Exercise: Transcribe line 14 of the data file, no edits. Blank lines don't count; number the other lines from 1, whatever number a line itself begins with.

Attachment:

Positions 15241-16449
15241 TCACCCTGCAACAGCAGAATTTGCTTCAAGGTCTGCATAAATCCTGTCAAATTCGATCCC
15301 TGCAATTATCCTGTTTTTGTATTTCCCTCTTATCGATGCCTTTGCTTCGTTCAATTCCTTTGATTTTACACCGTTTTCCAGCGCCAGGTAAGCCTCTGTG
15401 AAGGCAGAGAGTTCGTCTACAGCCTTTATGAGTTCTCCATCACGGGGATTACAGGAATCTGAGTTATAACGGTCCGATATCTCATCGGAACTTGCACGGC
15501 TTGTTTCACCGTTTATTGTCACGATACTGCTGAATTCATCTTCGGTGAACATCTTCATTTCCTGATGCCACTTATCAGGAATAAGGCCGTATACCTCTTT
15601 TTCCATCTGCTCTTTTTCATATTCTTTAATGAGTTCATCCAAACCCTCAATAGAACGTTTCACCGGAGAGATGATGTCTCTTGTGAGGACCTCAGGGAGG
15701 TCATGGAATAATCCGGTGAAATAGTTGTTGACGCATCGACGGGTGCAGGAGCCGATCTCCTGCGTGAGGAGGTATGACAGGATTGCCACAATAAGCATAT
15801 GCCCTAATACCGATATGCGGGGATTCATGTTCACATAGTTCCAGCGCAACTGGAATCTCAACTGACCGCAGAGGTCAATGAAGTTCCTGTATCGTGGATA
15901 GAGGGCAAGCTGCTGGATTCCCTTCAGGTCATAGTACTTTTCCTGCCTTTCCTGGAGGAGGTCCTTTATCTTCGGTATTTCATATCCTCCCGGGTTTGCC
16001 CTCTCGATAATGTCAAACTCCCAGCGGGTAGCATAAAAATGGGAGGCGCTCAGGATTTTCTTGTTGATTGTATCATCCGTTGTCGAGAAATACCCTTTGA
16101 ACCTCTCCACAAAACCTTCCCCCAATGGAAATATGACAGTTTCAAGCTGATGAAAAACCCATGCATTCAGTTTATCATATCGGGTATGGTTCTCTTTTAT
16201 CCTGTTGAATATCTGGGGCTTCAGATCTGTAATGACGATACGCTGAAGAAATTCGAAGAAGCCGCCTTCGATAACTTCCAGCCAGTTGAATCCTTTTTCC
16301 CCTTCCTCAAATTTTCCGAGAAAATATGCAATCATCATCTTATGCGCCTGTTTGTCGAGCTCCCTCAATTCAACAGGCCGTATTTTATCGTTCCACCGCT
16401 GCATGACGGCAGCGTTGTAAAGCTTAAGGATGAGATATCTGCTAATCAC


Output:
16401 GCATGACGGCAGCGTTGTAAAGCTTAAGGATGAGATATCTGCTAATCAC